Where does the time go?

Last updated: 23/05/2017 18:34 by EmmaKelly to EmmaKelly's Blog
Filed under: MummyBloggers
One minute they are this tiny helpless infant in your arms. The next, they are growing like a weed; learning, changing, developing, gaining more understanding of the world, and trying out new experiences.
I’ll never forget the day my daughter went out for the day without me. She was four, and a neighbour was given free tickets to see Annie the musical, and asked Amelia to go with her. It started at 7pm (an hour before she was usually in bed!) and she didn’t get home until nearly 10pm; excited, sleepy and full of tales to tell about her exciting evening. It was wonderful.
And horrible...for me.
I realised, suddenly, that this little person who is usually attached to me like a gorgeous limpet is eventually, more and more often, going to be venturing out into the world alone, without Mummy, to have experiences; learn new skills; meet new people, and go new places. We get so used to them being literally stuck to our sides constantly, and (dare I say it) occasionally we wish for just 20 minutes away from them to have a bath or read a magazine. But we get blinded to the fact that this closeness will change. They will always be bonded to you, like I still feel to my own mother (and I’m no spring chicken anymore). But the nature of the bond changes, and they get more content to be separate from you, with other people and activities claiming their attention.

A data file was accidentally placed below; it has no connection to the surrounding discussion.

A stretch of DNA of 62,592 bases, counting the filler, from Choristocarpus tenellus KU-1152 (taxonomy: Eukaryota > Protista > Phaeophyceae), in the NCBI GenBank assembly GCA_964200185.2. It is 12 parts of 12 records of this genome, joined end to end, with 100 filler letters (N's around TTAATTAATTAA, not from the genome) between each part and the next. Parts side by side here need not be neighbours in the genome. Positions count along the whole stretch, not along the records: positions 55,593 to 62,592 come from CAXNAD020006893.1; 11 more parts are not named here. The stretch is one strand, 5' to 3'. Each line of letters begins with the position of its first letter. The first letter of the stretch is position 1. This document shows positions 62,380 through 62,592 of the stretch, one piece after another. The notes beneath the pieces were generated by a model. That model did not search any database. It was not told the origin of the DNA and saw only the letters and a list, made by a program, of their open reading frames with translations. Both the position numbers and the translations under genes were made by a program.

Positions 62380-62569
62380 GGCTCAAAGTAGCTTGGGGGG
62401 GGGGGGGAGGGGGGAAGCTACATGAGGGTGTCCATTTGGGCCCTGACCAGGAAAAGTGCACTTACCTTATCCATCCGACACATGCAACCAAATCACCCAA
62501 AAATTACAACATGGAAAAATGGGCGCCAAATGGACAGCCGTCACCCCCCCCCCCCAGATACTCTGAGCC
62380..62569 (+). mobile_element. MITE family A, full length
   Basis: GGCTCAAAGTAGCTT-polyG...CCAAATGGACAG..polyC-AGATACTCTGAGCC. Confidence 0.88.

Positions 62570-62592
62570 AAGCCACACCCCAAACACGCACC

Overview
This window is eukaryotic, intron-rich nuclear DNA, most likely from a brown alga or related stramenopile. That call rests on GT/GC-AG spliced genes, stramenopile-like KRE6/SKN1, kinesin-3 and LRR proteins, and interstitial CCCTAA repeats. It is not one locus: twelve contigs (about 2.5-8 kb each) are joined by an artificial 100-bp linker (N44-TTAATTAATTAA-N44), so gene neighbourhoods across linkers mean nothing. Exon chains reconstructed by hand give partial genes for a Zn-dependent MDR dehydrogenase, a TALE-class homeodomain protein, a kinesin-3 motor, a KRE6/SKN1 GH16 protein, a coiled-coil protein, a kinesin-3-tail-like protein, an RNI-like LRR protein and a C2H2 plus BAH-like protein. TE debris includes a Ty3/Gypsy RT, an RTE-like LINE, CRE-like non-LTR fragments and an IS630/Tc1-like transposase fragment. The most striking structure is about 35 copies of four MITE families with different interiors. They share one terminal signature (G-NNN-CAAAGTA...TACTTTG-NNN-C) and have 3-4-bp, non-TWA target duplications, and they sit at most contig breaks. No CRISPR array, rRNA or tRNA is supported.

And it is starting to happen more often. She’s had her first sleepover without Mum and Dad, at her Auntie C and Uncle D’s house - which she loved; and even though the G-Man and I were on a much-needed couple’s night away for a fancy meal, every time I got sent a Whatsapp pic from my sister-in-law, of Amelia playing monopoly with her Uncle, or having dinner in a local restaurant WITHOUT ME; I got proper emotional.
Loser, right?
When she had a dress rehearsal for her first ever show on a professional stage, I had to leave her at the stage door where she trotted off to practice her singing and dancing with her director and fellow performers. Me? I had two hours to kill in the city centre, and I was only mildly excited to be able to wander round the shops and enjoy a lazy coffee in the evening sunshine - because all I could think of was how the rehearsal was going. Was she enjoying it? Was she OK without me?
Terrible, I know.
And last week, she tried out horse-riding and ballet (she’s trying to decide which she might stick with full-time), and I realised that she is going to continue with some of these classes, be it drama, ballet or horse-riding. More and more often, she will be occupied and engaged with this and eventually won’t notice if I’m there or not. Which genuinely is great. It means I’m doing my job right.
But until that happens, it has reminded me that I need to savour these little moments. It is cheesy to say, but sure that’s typical of me - but when she asks to sit on my knee, or for an extra cuddle at bedtime, or wants to hold my hand in the supermarket when I’m already carrying a handbag and a basket - that I need to make sure I enjoy it.
Because it won’t last forever.
Emma Kelly is a Belfast-based mum of two little ones, an English teacher by trade and a blogger at Amelia's Mum. Life is currently a happy juggle of nappies, toddler fun, constant dieting and the (more than) occasional glass of wine!
Déanta in Éirinn - Sheology
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